“If we can get them to think in a more positive logical manner, in the long run they’ll make better decisions and won’t get themselves in trouble again,” Remington said.
But can’t a sports program teach those lessons, too? A bad attitude can get a player benched; a bad choice can get him dropped from the team.
Sports has plenty to offer wayward kids. Even probation honchos agree. “We certainly see the value in discipline, in learning to be a team member,” Remington said. “But no one has studied the sports program” to quantify its impact on delinquent kids.
So maybe it’s time they did — before they turn their camps into sports-free zones on the misguided notion that athletics don’t count and only “therapeutic” things make a difference.
It’s common sense that teenage boys need an outlet for their energy; a place to shine, a mandate to cooperate, a chance to see their teammates as comrades, not gang rivals.
The lessons camp therapists aim to teach — identifying strengths and weaknesses, setting and reaching goals, learning to say no to a short-term indulgence for the better long-term reward — are lessons teams learn through hours of practice, in the gym or on the field.
The probation department has made a mess of its calling over the years; mired in scandals and allegations of abuse, accused of doing nothing but warehousing kids.
This turn toward treatment is admirable, but the one-size-fits-all approach isn’t.
It’s the same sort of single-minded focus that’s hamstrung L.A. Unified schools, where the preoccupation with high-stakes testing has indeed improved academic performance. But in the process, it’s squeezed out other choices — art, music, vocational programs — that have been a lifeline for struggling kids.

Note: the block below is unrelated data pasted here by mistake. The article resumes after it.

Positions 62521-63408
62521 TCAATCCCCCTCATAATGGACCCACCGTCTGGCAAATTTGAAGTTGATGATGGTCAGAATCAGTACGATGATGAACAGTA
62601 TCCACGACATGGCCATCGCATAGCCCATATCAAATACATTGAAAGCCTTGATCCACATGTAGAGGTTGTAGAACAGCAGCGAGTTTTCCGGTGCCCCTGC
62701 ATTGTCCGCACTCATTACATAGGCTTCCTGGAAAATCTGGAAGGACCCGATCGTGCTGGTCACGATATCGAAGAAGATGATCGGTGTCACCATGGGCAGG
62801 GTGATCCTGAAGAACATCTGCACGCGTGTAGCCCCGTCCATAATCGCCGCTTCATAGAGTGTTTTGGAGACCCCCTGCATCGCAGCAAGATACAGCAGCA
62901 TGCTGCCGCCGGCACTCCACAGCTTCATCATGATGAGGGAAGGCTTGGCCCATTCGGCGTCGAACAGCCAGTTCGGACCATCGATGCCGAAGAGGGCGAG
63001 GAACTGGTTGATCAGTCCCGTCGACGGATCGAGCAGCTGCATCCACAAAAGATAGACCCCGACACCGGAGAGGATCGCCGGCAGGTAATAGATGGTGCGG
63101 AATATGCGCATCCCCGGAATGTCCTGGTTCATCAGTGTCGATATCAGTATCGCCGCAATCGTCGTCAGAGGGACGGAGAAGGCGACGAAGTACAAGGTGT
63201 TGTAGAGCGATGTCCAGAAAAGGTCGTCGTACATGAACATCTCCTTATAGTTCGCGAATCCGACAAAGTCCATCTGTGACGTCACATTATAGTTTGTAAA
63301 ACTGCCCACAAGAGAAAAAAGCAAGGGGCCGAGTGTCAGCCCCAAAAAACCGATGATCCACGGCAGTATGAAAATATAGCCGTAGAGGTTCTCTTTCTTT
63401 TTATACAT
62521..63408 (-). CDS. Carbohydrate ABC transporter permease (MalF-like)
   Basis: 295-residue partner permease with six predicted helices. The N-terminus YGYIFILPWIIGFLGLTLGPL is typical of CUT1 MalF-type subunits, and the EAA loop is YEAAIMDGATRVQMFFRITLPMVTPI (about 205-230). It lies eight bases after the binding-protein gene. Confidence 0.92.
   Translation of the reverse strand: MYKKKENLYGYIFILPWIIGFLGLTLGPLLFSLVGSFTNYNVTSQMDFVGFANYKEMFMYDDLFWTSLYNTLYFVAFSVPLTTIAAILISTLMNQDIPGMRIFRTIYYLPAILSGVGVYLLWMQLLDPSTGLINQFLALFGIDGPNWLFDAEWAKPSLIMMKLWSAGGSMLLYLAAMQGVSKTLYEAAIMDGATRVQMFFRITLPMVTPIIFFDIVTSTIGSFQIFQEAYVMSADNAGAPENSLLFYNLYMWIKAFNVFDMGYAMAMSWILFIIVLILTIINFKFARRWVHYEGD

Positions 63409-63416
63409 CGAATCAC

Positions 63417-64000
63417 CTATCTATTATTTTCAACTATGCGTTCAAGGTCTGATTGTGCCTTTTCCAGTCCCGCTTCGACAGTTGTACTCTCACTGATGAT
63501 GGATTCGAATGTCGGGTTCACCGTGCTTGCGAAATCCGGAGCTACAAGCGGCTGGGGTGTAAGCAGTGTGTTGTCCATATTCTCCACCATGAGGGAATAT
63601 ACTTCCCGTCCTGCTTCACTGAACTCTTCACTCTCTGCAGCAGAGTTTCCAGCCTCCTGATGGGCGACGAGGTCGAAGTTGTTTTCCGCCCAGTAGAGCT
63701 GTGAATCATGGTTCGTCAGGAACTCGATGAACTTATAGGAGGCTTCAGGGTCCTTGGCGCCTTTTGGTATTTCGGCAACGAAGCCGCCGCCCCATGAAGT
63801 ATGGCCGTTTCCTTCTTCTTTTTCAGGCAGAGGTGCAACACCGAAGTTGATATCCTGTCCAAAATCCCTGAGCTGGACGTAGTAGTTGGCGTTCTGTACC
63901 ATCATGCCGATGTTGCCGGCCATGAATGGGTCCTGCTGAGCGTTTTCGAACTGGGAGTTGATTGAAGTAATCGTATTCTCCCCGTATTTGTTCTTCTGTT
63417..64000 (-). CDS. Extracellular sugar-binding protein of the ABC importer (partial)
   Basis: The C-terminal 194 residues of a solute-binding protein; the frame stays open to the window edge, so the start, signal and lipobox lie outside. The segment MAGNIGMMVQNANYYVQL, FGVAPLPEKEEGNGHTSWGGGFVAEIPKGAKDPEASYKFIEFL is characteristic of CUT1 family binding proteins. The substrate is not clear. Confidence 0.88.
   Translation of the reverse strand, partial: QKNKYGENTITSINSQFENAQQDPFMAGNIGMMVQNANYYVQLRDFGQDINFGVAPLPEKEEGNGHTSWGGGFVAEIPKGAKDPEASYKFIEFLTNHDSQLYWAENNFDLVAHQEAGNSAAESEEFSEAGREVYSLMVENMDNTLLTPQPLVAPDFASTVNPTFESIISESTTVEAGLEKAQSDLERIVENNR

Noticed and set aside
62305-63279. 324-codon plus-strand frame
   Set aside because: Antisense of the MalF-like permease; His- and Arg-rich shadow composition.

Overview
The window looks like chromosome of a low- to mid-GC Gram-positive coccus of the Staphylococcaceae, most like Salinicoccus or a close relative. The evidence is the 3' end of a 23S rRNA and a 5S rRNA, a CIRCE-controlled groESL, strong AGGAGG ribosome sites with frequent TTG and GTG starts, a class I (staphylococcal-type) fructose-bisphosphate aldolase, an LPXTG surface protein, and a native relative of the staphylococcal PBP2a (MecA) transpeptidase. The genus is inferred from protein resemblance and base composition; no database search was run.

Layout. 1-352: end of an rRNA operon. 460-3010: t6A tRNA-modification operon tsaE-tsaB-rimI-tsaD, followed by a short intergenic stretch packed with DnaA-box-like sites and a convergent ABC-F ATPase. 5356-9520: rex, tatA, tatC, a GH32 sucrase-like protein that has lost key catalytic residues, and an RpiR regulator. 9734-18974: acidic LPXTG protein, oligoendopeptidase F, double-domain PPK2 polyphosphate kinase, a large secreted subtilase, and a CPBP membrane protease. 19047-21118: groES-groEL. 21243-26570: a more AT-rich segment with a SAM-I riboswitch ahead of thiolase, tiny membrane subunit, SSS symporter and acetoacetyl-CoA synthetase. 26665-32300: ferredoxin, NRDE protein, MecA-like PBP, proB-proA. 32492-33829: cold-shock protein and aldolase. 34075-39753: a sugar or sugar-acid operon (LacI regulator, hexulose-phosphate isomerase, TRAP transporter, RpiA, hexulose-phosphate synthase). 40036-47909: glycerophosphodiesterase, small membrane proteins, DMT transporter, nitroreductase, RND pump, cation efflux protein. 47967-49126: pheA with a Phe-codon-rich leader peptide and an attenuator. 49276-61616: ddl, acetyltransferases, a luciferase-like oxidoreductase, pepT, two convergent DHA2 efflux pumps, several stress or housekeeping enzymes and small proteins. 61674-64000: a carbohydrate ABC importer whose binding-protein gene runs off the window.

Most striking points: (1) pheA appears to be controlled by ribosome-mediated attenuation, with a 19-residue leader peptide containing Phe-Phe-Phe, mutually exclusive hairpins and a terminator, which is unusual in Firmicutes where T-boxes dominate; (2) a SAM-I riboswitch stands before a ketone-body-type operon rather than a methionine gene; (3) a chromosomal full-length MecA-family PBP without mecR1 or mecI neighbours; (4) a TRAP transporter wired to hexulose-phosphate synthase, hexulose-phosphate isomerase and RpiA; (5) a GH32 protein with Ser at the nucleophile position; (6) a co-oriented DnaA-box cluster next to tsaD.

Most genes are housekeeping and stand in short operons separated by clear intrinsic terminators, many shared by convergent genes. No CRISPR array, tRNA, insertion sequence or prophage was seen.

CA SUPREME COURT RULES EXCESSIVE JUVIE SENTENCES UNCONSTITUTIONAL
The CA Supreme Court ruled last week that sentencing a juvenile to an excessive term of years that sets them up for a parole eligibility date past their life expectancy violates the Eight Amendment.
KPCC’s Rina Palta has the story. Here’s a clip:
That issue came up in a case out of Los Angeles County, in which a 16-year-old shot at three rival gang members, wounding one in the shoulder.
Rodrigo Caballero was convicted of three counts of attempted murder and sentenced to three consecutive terms. That meant Caballero would first become eligible for parole after 110 years in prison. Caballero appealed his sentence, arguing it violated the Graham ruling, which “holds that the Eighth Amendment requires the state to afford the juvenile offender a ‘meaningful opportunity to obtain release.’”
Prosecutors, meanwhile, said the Graham ruling was not intended to apply to attempted murder cases, and technically, Caballero would eventually, should he live long enough, have the chance to get out.